MAGNA — When Agatha Christie‘s And Then There Were None opens, people are mysteriously invited to a mansion on an isolated island. Once they’re stranded there, they start dying one by one. Before long they figure out that the murderer is among them. As the play progresses, the nervousness and the hysteria increases as the characters turn against one another.

Show closes November 1, 2014.

Show closes November 1, 2014.

The Empress Theatre has chosen this production as their Halloween show, and the selection works well because of the ominous mood of play. Directors Kimberly Wicker and Amy Bodily have assembled a cast that physically resembles their characters, and they avoided using old age makeup, which would look unconvincing in the Empress. They also created excellent contrasts between some of the characters, such as Vera Claythorne (played by Jorden Cammack) and Emily Brent (played by Nancy Jensen), which showed the generational differences between them. I also enjoyed the different breakdowns that some of the characters had in the second act as their fear overtook them. Yet, the pacing for the first act was too slow, especially because for the first half hour the script is weighted down with a great deal of exposition.

Among the cast, Cammack and Jensen were my favorite performers. Cammack was elegant as Vera, and it was fascinating to watch her character gradually lose her composure as the characters around her were dying. Jensen’s stern demeanor provided wonderful conflict with the other characters, and her tirade punctuated the script with some volume and energy that, until then, the show lacked. Among the male cast members the best was Glen Carpenter as the judge Lawrence Wargrave. Carpenter was smooth amid the crisis, and he provided some guidance to other characters who were mired in their own panic.

Jorden Cammack as Very Claythorne.

Jorden Cammack as Vera Claythorne.

However, other cast members did not impress me as much as Carpenter, Cammack, and Jensen. Many of the performers were difficult to understand because of a mix of accents and poor diction. I also thought that some of the Britishisms (like “wizard” or “beer and skittles”) sounded unnatural coming from these actors’ mouths. Other problems were more specific to certain performers. As Mrs. Rogers, Melanie Turner was difficult to believe because her line deliveries (with a few exceptions) did not sound like natural reactions to the rest of the dialogue. The mood swings of General Makenzie (played by Steve Hedman) also seemed too spontaneous, and I had trouble imagining him as being dangerous.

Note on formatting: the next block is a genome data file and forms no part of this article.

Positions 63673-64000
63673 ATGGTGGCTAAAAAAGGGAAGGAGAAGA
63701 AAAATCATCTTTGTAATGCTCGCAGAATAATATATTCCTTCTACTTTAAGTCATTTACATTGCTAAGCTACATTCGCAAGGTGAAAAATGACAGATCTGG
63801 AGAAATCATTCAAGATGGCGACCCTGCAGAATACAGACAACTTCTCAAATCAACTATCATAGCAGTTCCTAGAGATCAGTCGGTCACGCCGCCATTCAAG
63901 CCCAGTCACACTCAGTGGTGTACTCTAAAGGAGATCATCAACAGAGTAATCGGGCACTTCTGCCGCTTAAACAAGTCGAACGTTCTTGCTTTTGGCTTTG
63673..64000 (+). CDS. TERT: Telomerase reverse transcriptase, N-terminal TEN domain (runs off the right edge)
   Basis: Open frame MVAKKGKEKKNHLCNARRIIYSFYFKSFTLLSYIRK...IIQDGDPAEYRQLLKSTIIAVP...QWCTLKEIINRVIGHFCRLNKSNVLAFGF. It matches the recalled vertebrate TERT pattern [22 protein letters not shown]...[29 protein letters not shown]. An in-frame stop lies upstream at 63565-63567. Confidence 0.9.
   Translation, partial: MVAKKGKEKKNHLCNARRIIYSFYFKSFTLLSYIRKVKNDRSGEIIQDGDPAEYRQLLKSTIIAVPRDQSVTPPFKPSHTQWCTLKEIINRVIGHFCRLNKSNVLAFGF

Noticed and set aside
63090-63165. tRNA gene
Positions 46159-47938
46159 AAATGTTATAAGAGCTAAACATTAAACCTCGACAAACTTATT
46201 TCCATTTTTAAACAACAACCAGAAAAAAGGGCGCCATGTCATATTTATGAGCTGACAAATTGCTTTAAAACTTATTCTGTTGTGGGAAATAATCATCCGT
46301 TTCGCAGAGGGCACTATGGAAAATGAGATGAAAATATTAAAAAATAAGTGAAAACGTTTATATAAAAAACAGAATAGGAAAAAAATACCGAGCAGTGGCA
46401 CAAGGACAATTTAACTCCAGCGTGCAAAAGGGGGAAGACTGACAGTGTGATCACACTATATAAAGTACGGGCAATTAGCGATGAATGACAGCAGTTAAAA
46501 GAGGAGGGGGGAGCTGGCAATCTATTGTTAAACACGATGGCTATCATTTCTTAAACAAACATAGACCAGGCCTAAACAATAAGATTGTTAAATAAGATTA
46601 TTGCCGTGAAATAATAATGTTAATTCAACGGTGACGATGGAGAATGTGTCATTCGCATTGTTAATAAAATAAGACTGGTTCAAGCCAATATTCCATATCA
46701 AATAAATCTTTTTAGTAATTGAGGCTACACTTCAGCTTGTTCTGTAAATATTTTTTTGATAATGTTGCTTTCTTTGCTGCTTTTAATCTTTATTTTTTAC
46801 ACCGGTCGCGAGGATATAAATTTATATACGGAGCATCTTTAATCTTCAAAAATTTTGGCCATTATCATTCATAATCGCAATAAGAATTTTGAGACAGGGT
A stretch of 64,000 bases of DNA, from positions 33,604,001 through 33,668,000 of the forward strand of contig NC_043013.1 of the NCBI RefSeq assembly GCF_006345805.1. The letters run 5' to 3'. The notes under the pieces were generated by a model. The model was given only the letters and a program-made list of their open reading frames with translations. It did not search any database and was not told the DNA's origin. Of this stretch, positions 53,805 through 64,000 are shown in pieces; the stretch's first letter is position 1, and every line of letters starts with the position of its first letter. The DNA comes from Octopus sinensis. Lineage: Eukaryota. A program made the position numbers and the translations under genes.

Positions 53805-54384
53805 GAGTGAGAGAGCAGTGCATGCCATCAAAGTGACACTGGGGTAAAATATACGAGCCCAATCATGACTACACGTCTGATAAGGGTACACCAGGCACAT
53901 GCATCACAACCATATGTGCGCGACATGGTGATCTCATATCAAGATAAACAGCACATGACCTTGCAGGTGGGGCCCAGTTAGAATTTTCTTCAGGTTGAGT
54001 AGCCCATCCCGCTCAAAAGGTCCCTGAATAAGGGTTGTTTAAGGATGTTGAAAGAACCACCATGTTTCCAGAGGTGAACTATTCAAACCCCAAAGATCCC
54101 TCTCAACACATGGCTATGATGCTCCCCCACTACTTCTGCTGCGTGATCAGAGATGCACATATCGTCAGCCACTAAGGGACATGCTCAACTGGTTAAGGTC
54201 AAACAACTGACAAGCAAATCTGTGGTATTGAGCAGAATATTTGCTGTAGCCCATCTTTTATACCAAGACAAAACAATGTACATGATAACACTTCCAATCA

Amy Burton and Michele Brown‘s costumes for the female cast members were exquisite and perfect for the time period. The dowdy look of Emily Brant, created with frumpy clothes in earth tones, perfectly matched the character’s sterness. Vera’s fashionable late 1930’s clothes made her a sexy centerpiece to the mostly male cast. And Mrs. Rogers maid costume was wonderfully detailed and helped me understand quickly her social position compared to the other characters. Nevertheless, the men’s costumes were less impressive: most male characters wear 21st century items at some point, and some of the suits seemed too big for the actors. I would have liked to see, for example, Anthony Marston (played by Geoffrey Gregory) dressed in highly fashionable period attire to match the character’s wealthy, carefree lifestyle. The drab sweater vest he wore instead said little (if anything) about the character. (I did enjoy Gregory’s decision to make his character detached from the happenings around him, though.)

Travis McElroy as Philip Lombard.

Travis McElroy as Philip Lombard.

The set (designed by Tim Swensen) was well suited to the Empress Theatre’s thrust stage. The nicely painted fireplace and the pairs of French doors perfectly complemented the gorgeous set pieces to help create the mansion setting. However, the lighting (designed by Curtis Bailey) rarely contributed to the mood of the script. Some subtle lighting changes in color and intensity could have added to the ambiance that the directors were working so hard to create.

So, And Then There Were None has some excellent components (such as the Cammack’s performance, the women’s costumes, the set) and some disappointing aspects. This varying level of quality within a production is a common characteristic of the productions I have attended at the Empress Theatre. I can’t rave about this show, but I know that the Empress’s audience base will find something they like about this production.

And Then There Were None plays every Friday, Saturday, and Monday through November 1 at the Empress Theatre (9104 West 2700 South, Magna). Tickets are $10. For more information, visit